Thomas W. Swetnam

Contact Info


Laboratory of Tree-Ring Research
University of Arizona
105 West Stadium
Tucson , AZ 85721, United States

Publications in Fire Ecology

Spatially and Temporally Variable Fire Regime on Rincon Peak, Arizona, USA
Pages: 3-21
DOI: 10.4996/fireecology.0501003

Spatial and temporal patterns of fire history are affected by factors such as topography, vegetation, and climate. It is unclear, however, how these factors influenced fire history patterns in small isolated forests, such as that found on Rincon Peak, a “sky island” mountain range in southern Arizona, USA. We reconstructed the fire history of Rincon Peak to evaluate the influences of broad-scale (i.e., climate) versus local-scale (i.e., topographic) factors on fire occurrence and extent.  [Read More]

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Special Issue: Fire History in California
Pages: 1-3
DOI: 10.4996/fireecology.0503001

A common refrain that fire historians hear from managers and scientists is: “Haven’t we done enough fire history studies already, especially in ponderosa pine? What more is there to learn?” It is true that there are dozens of published studies in western North America using tree rings to evaluate the historical range and variability of past fire regimes. It is also true that the majority of these studies were conducted in pine dominant or mixed-conifer forests where moderate to high frequency surface fire regimes prevailed for centuries before the fire suppression era. Despite the substantial body of existing fire history literature, this special issue of Fire Ecology serves to demonstrate that, in fact, there is still much more to learn.  [Read More]

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Using Bigcone Douglas-Fir Fire Scars and Tree Rings to Reconstruct Interior Chaparral Fire History
Pages: 35-56
DOI: 10.4996/fireecology.0503035

Bigcone Douglas-fir (Pseudotsuga macrocarpa [Vasey] Mayr) is a long-lived, fire-adapted conifer that is endemic to the Transverse Ranges of southern California. At the lower and middle reaches of its elevational distribution, isolated stands of bigcone Douglas-fir are surrounded by extensive stands of chaparral. Our dendrochronology investigations have revealed that these ancient trees commonly record multiple past fires as fire scars in their lower boles. We hypothesized that the fire-scar record found within and among bigcone Douglas-fir stands reflects the temporal and spatial patterns of fire in the surrounding chaparral.  [Read More]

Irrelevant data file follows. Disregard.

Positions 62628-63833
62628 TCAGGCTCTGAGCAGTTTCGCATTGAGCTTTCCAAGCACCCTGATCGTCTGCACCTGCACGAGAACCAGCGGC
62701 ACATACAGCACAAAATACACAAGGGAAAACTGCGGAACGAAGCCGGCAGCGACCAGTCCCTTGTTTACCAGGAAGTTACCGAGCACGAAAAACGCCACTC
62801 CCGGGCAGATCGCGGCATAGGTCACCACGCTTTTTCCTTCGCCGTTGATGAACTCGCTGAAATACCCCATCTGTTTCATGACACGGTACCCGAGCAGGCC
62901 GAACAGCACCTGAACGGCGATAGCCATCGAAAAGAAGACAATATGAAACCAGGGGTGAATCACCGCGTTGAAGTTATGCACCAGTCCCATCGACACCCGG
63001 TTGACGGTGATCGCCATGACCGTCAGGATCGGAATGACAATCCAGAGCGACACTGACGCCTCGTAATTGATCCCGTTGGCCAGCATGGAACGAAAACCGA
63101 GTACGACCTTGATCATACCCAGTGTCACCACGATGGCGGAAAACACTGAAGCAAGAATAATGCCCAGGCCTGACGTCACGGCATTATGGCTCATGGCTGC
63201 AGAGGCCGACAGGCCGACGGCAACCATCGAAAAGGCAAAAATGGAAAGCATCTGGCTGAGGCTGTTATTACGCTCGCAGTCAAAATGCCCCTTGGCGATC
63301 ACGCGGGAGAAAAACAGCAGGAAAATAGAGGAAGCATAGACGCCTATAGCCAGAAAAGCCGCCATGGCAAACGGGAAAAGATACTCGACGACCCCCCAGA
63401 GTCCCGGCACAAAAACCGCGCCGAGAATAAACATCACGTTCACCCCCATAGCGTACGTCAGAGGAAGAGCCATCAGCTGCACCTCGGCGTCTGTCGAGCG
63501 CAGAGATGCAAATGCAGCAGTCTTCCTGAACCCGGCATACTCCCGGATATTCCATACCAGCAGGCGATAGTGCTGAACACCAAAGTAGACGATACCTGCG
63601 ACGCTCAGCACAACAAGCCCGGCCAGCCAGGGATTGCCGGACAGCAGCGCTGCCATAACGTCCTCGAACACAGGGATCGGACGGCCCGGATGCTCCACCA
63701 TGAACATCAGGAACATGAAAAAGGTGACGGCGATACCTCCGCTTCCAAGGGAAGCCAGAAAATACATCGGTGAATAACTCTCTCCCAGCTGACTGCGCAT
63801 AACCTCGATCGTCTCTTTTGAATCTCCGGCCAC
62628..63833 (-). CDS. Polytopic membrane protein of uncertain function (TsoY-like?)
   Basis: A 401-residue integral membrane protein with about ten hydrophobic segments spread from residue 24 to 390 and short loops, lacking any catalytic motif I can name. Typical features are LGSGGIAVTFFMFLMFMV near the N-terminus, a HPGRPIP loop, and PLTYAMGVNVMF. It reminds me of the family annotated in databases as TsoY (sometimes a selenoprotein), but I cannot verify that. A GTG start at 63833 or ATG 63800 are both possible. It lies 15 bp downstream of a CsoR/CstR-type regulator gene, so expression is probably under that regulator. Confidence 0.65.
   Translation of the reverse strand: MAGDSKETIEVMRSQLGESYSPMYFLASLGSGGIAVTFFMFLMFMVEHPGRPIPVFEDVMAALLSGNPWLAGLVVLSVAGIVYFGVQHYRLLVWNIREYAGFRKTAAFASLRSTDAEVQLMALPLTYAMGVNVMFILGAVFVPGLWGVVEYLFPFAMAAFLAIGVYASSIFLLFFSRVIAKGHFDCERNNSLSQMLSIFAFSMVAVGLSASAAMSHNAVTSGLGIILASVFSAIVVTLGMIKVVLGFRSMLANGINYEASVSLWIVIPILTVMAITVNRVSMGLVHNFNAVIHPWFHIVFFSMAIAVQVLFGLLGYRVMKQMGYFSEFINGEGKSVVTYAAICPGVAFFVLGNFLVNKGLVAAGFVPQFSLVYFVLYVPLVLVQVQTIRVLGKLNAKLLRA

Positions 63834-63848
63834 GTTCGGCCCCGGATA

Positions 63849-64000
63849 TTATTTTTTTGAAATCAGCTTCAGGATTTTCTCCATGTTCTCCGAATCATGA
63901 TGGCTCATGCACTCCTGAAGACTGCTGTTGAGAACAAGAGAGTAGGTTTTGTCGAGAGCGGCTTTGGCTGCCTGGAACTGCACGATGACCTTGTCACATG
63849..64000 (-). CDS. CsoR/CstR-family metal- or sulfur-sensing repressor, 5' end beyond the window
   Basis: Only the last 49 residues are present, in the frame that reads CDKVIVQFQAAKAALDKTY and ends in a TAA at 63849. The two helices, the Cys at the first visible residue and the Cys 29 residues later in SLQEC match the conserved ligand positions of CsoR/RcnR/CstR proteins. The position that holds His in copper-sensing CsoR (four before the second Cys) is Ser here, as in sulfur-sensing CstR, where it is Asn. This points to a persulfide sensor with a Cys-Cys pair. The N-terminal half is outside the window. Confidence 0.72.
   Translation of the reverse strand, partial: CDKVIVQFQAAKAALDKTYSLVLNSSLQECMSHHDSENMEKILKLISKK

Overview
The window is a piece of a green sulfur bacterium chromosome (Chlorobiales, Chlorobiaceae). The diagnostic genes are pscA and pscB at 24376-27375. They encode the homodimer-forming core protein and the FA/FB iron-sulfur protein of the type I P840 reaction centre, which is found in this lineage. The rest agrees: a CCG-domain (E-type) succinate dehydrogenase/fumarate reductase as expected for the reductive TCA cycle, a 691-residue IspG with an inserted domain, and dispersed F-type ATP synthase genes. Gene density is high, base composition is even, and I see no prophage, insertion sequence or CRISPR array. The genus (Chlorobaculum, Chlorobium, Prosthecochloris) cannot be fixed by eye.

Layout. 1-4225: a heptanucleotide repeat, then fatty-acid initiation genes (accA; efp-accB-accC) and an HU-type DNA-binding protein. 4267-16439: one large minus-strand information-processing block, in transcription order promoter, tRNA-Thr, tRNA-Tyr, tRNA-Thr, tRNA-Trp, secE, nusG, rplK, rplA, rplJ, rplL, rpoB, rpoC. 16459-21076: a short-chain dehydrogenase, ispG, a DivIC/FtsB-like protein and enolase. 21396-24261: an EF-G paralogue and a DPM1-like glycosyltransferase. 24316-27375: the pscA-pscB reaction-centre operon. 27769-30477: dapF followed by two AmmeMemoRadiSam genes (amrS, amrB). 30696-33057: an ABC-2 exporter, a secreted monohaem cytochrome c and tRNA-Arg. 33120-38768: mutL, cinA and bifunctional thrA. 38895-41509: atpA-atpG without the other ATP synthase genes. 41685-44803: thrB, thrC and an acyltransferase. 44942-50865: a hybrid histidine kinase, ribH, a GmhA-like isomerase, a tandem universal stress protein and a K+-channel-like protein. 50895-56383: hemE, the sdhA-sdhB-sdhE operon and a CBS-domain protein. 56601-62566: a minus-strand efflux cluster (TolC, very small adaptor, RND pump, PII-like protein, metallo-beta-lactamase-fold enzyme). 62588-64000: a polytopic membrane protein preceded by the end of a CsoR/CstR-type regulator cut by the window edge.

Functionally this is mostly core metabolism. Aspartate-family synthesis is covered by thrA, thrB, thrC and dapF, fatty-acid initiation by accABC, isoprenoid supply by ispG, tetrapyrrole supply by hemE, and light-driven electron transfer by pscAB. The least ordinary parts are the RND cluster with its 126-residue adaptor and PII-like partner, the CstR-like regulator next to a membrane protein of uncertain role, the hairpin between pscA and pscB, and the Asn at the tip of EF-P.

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Multi-Millennial Fire History of the Giant Forest, Sequoia National Park, California, USA
Pages: 120-127
DOI: 10.4996/fireecology.0503120

Giant sequoias (Sequoiadendron giganteum [Lindl.] J. Buchholz) preserve a detailed history of fire within their annual rings. We developed a 3000 year chronology of fire events in one of the largest extant groves of ancient giant sequoias, the Giant Forest, by sampling and tree-ring dating fire scars and other fire-related indicators from 52 trees distributed over an area of about 350 ha. When all fire events were included in composite chronologies, the mean fire intervals (years between fires of any size) declined as a function of increasing spatial extent from tree, to group, to multiple groups, to grove scales: 15.5 yr (0.1 ha), 7.4 yr (1 ha.), 3.0 yr (70 ha), and 2.2 yr (350 ha), respectively. We interpreted widespread fires (i.e., fire events recorded on ≥2 trees, or ≥25 % of all trees recording fires within composites) to have occurred in areas of 70 ha to 350 ha at mean intervals ranging from about 6 yr to 35 yr.  [Read More]

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Historical Stand-Replacing Fire in Upper Montane Forests of the Madrean Sky Islands and Mogollon Plateau, Southwestern USA
Pages: 88-107
DOI: 10.4996/fireecology.0703088

The recent occurrence of large fires with a substantial stand-replacing component in the southwestern United States (e.g., Cerro Grande, 2000; Rodeo-Chedeski, 2002; Aspen, 2003; Horseshoe 2, Las Conchas, and Wallow, 2011) has raised questions about the historical role of stand-replacing fire in the region. We reconstructed fire dates and stand-replacing fire patch sizes using four lines of tree-ring evidence at four upper montane forest sites (>2600 m) in the Madrean Sky Islands and Mogollon Plateau of Arizona and New Mexico, USA.  [Read More]

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